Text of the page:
I’ve suggested Allen and Duncan Smith’s understanding of brain development and of data from large-scale studies isn’t as good as it might be. So what?
The role of evidence
It’s not clear why Allen and Duncan Smith feel compelled to use evidence from brain development to shore up their case for early intervention. We already know that maltreatment, neglect and poor attachment cause problems, often lasting ones; that’s why they’re called ‘maltreatment’, ‘neglect’ and ‘poor’ attachment. We’ve known for millennia that early intervention in children’s lives is more effective than late intervention. We can also demonstrate the effectiveness of an intervention without knowing how it works. The use of brain development as evidence is especially puzzling since Allen and Duncan Smith clearly don’t understand it well, and because people who understand it better suggest that the evidence linking maltreatment, neglect and attachment to abnormal brain development is still rather tenuous e.g. De Bellis (2005); Glaser (2000). Basing one’s case on unreliable evidence runs the risk of defeating one’s own aims.
Correlation and causality
Allen and Duncan Smith rely heavily on correlations to support their model. If I’ve understood it properly their model looks something like this:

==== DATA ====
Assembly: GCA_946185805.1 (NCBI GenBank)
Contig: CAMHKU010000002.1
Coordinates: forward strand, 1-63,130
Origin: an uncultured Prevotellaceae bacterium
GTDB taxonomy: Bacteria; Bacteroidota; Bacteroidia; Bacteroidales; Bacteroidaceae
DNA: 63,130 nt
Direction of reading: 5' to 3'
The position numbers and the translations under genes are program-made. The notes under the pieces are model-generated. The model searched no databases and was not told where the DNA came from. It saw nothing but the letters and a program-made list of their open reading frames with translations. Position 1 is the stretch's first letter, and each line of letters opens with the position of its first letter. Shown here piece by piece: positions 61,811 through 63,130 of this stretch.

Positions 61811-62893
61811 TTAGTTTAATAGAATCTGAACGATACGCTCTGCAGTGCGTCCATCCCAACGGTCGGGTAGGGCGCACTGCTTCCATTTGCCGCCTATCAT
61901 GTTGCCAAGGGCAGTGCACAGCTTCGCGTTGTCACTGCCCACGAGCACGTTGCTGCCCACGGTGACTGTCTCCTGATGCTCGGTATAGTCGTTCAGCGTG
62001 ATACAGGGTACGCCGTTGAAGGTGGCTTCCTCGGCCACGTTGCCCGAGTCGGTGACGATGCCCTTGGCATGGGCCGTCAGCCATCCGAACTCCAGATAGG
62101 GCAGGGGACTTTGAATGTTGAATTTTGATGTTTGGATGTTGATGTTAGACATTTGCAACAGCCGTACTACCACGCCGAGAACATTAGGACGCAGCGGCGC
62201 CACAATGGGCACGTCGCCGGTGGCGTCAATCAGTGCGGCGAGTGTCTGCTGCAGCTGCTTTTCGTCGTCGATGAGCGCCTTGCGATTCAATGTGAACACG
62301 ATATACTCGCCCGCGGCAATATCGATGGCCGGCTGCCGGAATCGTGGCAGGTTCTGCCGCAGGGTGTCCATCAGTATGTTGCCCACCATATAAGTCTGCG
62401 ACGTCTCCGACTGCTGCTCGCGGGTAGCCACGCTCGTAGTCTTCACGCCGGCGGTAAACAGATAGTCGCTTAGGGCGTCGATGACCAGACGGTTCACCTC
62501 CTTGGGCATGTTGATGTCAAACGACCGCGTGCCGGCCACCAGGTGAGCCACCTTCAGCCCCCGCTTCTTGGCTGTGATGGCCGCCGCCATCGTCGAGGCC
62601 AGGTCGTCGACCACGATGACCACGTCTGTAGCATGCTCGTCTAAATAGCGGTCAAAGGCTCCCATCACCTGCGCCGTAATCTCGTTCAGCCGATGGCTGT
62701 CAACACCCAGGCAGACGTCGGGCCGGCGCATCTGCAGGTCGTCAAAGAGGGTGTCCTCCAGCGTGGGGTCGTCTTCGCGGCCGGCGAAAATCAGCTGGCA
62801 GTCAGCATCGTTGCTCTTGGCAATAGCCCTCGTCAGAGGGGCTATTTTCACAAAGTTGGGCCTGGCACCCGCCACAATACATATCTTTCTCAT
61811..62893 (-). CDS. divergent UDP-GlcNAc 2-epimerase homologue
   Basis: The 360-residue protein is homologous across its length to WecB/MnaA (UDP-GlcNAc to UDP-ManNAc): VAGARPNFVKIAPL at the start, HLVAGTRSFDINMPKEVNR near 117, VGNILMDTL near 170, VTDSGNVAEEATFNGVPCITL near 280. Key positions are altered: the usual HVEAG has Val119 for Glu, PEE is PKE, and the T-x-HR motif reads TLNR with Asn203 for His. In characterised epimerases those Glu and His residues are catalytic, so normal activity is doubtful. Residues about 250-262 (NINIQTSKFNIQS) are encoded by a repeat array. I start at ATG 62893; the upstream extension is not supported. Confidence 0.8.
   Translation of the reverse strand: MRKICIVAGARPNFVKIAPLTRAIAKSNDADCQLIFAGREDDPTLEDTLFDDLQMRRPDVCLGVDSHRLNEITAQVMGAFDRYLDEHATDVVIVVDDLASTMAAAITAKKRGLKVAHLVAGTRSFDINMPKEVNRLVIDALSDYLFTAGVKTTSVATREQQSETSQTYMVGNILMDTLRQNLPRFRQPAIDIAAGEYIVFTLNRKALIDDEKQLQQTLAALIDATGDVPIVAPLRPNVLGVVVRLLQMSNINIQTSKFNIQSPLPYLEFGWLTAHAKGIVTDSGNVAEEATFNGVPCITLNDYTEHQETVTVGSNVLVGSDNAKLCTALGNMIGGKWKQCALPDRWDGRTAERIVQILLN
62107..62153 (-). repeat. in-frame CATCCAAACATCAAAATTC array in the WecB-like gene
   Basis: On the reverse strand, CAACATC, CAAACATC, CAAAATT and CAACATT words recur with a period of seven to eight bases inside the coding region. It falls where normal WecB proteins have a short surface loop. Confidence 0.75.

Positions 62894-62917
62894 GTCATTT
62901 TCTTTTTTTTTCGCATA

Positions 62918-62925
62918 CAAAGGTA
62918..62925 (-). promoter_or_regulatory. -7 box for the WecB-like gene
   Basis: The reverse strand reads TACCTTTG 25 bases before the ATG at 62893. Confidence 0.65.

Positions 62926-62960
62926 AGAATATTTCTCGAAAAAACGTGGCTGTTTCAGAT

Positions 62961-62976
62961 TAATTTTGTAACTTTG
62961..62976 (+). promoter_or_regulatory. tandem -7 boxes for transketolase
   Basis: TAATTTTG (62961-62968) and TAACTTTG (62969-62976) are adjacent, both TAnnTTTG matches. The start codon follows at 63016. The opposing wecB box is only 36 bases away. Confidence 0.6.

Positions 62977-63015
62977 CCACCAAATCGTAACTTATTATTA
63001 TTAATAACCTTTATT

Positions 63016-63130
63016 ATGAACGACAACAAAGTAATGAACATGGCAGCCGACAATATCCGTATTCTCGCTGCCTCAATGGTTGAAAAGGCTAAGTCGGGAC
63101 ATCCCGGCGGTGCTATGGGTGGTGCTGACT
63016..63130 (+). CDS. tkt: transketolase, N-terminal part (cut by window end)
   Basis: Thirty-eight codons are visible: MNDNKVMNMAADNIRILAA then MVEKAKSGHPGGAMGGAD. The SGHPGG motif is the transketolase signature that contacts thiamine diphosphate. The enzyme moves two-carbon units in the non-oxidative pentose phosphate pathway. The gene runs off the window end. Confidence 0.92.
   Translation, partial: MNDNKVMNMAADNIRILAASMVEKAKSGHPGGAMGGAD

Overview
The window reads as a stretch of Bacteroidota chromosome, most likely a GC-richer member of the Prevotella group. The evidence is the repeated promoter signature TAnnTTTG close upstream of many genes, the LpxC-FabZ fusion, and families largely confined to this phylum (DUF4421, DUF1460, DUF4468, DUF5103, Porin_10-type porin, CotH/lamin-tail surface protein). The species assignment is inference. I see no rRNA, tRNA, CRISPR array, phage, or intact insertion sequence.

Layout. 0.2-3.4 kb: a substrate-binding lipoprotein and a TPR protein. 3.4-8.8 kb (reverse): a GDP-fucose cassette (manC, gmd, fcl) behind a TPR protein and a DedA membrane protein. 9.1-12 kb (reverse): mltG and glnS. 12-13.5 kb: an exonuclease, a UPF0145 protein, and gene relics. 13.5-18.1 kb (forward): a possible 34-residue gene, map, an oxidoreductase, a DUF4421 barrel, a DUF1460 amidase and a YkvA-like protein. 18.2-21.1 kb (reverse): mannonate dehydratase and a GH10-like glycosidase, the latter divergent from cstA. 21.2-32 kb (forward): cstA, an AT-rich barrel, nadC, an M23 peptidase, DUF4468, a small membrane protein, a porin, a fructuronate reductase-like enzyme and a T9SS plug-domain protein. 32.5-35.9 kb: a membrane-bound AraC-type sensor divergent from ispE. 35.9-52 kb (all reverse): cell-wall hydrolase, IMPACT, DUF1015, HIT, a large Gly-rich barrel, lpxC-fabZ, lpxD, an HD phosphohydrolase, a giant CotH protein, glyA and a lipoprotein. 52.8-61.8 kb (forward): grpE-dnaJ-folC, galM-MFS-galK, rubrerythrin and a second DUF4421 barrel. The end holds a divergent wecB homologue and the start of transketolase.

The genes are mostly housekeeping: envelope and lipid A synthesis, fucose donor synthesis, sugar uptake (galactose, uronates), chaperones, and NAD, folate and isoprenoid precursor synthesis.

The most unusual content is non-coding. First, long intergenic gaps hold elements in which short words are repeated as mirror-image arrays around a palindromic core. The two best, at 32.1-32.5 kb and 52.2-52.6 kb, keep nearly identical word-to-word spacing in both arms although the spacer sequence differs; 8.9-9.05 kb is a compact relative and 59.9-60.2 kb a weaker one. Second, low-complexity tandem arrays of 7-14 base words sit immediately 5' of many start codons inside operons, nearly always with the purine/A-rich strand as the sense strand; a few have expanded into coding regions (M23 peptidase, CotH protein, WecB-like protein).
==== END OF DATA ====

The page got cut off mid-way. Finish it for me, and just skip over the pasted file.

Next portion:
But all the causal connections implied in the model rely on correlations. Assuming that correlated variables must be causally linked – ie that one causes another – is a basic error in data analysis. It’s not the first time the Centre for Social Justice has made this mistake. Their paper on marriage published in December 2009, assumes that correlations between marriage and length of relationship, mental and physical health, violence and abuse and outcomes for children, mean that marriage itself results in more stable relationships, improved mental and physical health and a reduction in violence and abuse. Not that non-violent couples in stable relationships, with adequate parenting skills, who enjoy good mental and physical health might be more likely to get married and to stay together. As with the brain development data it’s clear that the error has been made by the authors of the reports, rather than in the research on which the reports are based. In order to change behaviour it’s essential to identify its causes accurately.